Tinea unguium is an infection of the nails, particularly the toenails

    Tinea Cruris is an infection of the groin area and also known as jock itch.

    Pediculosis (Lice)Three forms in humans

    Pediculus humanus corporis or body lousePediculus pubis or pubic lousePediculus humanus capitus or head louse

    Lice are small, brownish parasites that feed off human blood (human lice are specific to humans)Females lay eggs on the hair shaftThe lice, after hatching, bite the host and suck bloodSite of each bite forms a macule or papule which is itchy

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    Scabies (Mites)Scabies is a common infestation with a small mite that lives in the upper surface of the skin.Mites passed from person to personRash varies but typically itchesOften patches of eczema and small pustules around wrists and in the finger websIn children under 18 months, pustules sometimes seen on the soles of the feet

    Skin Tumors

    Skin lesions due to sun exposure have been on the increase for some timeEstimated that 1 in 7 people will develop skin cancerIn recent years there has been an increased emphasis on more sun exposureIncidence higher in those who have experienced severe sunburns, those who spend a lot of time in the sun and light skinned people with little melanin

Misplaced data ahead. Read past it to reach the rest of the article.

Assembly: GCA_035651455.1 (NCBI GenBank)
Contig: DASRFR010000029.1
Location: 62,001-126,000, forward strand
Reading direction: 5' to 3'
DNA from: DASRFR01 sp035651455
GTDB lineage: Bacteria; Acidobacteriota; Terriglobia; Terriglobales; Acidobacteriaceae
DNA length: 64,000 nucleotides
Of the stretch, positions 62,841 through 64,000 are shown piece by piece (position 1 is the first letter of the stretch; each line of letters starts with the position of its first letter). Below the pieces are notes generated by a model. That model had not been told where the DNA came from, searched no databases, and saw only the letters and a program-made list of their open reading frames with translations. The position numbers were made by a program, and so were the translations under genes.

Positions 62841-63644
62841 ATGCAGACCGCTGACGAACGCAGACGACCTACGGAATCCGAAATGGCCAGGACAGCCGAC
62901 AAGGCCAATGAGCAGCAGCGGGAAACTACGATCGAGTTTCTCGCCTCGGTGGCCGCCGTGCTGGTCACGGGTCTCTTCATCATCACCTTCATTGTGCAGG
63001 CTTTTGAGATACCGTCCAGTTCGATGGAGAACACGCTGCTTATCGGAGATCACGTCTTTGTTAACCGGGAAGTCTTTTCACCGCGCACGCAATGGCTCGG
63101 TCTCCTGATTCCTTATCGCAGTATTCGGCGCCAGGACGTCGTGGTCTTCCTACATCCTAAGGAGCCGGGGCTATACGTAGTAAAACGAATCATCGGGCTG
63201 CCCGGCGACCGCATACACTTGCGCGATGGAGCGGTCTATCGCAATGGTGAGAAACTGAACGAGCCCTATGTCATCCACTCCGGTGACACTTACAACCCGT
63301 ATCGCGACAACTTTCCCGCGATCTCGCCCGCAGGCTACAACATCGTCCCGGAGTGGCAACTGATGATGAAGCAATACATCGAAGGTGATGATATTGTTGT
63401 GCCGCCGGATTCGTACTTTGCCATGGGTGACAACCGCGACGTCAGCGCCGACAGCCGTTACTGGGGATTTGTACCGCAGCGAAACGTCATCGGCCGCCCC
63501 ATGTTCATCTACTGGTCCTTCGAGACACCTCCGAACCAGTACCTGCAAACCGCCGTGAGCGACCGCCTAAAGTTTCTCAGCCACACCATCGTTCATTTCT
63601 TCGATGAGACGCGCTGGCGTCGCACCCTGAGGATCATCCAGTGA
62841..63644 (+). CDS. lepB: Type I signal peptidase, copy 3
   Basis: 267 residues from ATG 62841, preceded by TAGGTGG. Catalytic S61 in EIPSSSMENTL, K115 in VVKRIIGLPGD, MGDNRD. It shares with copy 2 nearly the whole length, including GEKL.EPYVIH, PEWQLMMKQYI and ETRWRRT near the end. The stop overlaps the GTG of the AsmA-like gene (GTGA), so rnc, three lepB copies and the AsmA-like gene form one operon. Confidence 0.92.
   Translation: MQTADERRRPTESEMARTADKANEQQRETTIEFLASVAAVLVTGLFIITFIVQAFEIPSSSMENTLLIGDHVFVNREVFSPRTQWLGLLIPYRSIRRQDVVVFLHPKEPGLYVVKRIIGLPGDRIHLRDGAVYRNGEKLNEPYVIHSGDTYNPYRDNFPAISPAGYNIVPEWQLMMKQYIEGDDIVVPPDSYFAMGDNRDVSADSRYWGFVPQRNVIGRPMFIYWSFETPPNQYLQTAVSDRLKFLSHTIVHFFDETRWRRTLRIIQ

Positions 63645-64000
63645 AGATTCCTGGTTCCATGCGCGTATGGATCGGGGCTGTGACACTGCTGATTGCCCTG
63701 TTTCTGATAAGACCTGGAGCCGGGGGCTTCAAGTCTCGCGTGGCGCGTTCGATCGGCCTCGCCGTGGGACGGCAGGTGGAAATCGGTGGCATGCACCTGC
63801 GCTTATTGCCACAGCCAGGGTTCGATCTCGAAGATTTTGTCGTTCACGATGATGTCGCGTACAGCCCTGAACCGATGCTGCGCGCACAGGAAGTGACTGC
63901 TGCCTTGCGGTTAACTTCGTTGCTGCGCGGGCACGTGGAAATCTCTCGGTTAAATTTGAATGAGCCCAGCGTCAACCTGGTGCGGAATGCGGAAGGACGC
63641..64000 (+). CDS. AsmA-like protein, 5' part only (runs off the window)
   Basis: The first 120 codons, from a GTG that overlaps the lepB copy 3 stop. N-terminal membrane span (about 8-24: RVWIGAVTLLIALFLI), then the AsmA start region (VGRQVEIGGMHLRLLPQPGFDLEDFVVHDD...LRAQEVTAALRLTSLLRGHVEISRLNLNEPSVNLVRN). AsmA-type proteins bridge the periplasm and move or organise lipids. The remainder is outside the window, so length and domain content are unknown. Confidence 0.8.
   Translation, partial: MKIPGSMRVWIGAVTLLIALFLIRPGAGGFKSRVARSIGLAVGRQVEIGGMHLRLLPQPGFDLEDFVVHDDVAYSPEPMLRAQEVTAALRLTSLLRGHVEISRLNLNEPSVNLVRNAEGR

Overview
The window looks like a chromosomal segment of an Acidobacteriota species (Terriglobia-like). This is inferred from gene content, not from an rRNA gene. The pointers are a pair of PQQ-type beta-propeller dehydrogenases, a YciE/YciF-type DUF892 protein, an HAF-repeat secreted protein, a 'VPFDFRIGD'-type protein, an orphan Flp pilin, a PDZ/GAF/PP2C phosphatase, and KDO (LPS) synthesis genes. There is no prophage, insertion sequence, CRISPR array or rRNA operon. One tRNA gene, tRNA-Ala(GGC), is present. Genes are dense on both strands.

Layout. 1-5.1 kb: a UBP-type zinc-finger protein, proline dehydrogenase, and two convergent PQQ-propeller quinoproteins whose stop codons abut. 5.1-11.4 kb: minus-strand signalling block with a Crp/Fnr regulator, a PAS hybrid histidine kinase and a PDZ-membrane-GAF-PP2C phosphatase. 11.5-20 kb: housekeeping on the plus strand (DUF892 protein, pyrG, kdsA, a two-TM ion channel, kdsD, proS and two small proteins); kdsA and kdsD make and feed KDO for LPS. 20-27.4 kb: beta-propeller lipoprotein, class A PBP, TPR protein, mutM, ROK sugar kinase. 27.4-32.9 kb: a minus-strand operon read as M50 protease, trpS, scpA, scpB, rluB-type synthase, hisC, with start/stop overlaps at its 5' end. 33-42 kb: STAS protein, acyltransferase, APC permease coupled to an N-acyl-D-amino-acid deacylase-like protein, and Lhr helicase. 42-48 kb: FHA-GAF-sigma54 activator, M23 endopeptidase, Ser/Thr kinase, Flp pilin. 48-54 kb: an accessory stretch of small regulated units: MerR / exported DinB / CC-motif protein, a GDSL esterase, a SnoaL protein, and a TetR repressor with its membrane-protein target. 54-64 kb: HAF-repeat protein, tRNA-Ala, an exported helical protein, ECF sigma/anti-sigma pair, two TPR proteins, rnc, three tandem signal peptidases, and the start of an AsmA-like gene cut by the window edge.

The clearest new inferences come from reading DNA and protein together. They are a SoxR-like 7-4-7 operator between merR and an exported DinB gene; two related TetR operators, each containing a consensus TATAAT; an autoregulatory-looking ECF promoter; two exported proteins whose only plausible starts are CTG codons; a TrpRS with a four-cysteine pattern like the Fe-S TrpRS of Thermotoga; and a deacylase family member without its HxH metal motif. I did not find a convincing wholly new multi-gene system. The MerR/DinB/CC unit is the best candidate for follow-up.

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    Keratoses are benign lesions that are associated with aging or skin damage

    Seborrheic keratoses result from proliferation of basal cells, leading to an oval elevation that may be smooth or rough and is often dark in color; usually found on face or trunkActinic keratoses occur on skin exposed to UV radiation and commonly arise in fair skinned people; usually pigmented and scaly; may develop into squamous cell carcinoma

    Warning Signs of Skin Cancer

    A sore that does not healA change in shape, size, color or texture of a lesion, especially an expanding, irregular circumference or shapeNew moles or odd-shaped lesions that developA skin lesion that bleed repeatedly, oozes fluid, or itches

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    Squamous Cell Carcinoma

    Squamous cell carcinoma is a painless, malignant tumor of the epidermis; sun exposure is a major contributing factorLesions are found on the most exposed parts of the skin, such as face and neckSmokers have a higher incidence of squamous cell carcinoma in the lower lip and mouthExcellent prognosis whe